Retirees would get a better deal than most creditors. One reason is the Oversight Board claims the island needs to recover from the bankruptcy, so it plans to funnel as much money as possible to residents’ pockets. Thus, under the plan, the most generous pensions would get an 8.5 percent haircut, while the rest would remain intact. The board also intends to set up an independent trust to ensure benefit payments regardless of the island’s political or economic swings.

While this plan may boost spending on the island, creditors are taking note. If they’ll always get the short end of the stick, they’ll demand higher yields for future bonds.

Debt Restructuring Is Just the Beginning

Even with the significant relief, Puerto Rico’s liabilities will remain higher than the average U.S. state debt. In other words, the fundamental way out must come from sound finances and economic policies, not shirking contracts.

Natalie Jaresko, the board’s executive director, explained that besides debt relief, the board is pushing the local government to become more efficient and attract businesses. Moreover, it aims to cut Puerto Rico’s debt to a level the local economy can afford. Jaresko’s perspective is spot on: Restructuring the debt, even if it prevails in court, isn’t a long-term solution.

To avoid sliding back into insolvency, the commonwealth should “keep debt service flat,” according to economist Brad Setser, a senior fellow with the Council on Foreign Relations.

The island’s case might appear distinct—given the double whammy of natural disasters and population decline—but the states are similarly vulnerable. Puerto Rico still hasn’t recovered from the devastating Hurricane Maria in 2017, and two earthquakes have hit in 2020.

More than 50,000 people leave the island each year. They are free to do so, just as Californians are free to leave for Texas and New Yorkers are free to leave for Florida. You can expect more economic migration within the United States as pension obligations divert ever greater portions of state revenues.

Puerto Rico’s exodus is no surprise, considering the stagnating economy and high unemployment rate. Around 40 percent of residents live in poverty—more than double the rate of the poorest U.S. state, Mississippi. According to Lyman Stone, an economist with the U.S. Department of Agriculture, Puerto Rico will continue to lose residents until at least 2030.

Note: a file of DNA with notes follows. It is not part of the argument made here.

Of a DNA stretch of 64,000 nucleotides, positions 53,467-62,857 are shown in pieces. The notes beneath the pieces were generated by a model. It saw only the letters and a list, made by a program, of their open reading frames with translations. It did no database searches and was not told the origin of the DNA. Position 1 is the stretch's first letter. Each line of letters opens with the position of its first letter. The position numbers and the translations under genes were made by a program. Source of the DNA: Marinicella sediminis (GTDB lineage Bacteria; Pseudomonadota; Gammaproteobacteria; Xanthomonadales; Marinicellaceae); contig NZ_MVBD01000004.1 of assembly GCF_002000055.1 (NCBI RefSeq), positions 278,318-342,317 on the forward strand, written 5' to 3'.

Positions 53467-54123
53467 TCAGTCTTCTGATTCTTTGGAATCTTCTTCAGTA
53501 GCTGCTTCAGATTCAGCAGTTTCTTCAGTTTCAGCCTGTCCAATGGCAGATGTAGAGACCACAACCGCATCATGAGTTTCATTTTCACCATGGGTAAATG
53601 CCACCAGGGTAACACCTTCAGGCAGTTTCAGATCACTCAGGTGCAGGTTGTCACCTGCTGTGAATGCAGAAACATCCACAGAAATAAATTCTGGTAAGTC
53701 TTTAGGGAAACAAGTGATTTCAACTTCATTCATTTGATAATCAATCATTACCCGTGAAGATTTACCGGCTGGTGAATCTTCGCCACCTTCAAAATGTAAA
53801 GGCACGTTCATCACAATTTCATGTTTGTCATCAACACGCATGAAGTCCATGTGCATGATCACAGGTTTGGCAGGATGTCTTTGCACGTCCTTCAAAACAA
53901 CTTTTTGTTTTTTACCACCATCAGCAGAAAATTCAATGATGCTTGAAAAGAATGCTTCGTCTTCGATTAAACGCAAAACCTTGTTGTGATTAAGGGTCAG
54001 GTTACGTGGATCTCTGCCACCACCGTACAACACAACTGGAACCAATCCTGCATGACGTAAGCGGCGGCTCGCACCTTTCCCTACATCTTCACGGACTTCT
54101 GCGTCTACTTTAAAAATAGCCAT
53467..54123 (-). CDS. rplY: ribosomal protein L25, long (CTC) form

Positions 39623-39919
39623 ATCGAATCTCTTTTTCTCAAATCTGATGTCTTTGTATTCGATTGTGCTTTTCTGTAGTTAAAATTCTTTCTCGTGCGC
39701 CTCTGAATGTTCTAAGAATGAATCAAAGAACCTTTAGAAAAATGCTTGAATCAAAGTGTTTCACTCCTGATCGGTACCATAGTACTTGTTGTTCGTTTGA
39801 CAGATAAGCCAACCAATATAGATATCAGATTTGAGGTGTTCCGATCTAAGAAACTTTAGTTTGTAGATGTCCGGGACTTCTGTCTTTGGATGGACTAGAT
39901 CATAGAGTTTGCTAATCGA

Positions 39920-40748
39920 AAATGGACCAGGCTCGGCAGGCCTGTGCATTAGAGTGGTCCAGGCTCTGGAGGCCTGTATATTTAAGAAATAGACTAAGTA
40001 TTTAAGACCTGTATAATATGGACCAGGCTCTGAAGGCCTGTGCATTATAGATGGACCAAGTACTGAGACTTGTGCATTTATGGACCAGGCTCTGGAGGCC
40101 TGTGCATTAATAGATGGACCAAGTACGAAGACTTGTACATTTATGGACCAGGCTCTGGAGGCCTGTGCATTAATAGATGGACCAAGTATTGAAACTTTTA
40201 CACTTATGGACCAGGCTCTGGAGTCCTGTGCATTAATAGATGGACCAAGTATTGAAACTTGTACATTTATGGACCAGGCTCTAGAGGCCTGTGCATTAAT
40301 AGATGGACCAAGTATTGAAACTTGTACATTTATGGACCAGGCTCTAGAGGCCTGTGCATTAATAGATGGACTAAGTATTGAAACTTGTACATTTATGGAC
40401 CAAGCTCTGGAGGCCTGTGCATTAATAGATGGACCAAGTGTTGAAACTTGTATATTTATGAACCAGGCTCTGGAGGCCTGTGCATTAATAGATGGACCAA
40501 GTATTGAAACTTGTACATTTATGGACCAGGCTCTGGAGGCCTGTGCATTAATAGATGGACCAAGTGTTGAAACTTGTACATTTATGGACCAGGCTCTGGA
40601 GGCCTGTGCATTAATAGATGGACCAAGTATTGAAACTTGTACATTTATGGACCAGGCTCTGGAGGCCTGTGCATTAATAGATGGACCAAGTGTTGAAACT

Reputations Are Built Slowly, Destroyed Quickly

Capital markets have shunned the commonwealth, and any attempts to release new debt would be costly.

Recovering international confidence after insolvency is hard, as Argentina can attest. The South American nation of 44 million people has yet to recover from its 2001 default and legal battles with creditors. Investors don’t trust reckless administrations and demand high premiums to lend funds.

To overcome bankruptcy and get back on its feet, Puerto Rico must do the exact opposite of Argentina; even creditworthiness will be many years in the making. The island must streamline the welfare state and regain trust from both residents and businesses. Political leaders, in turn, must resist the temptation to expand handouts for patronage.

Investors will eventually update their expectations in the aftermath of Puerto Rico’s default. While Argentina doesn’t have the backing of the world’s most powerful government, U.S. states should remember the bottom line: There’s no substitute for a healthy private sector to spur economic growth, garner tax revenues, and create jobs.

Paz Gómez contributed to this article.

Fergus Hodgson is the founder and executive editor of Latin American intelligence publication Econ Americas. He is also the roving editor of Gold Newsletter and a research associate with the Frontier Centre for Public Policy.

Views expressed in this article are the opinions of the author and do not necessarily reflect the views of The Epoch Times.

Fergus Hodgson is the founder and executive editor of Latin American intelligence publication Econ Americas. He is also the roving editor of Gold Newsletter and a research associate with the Frontier Centre for Public Policy.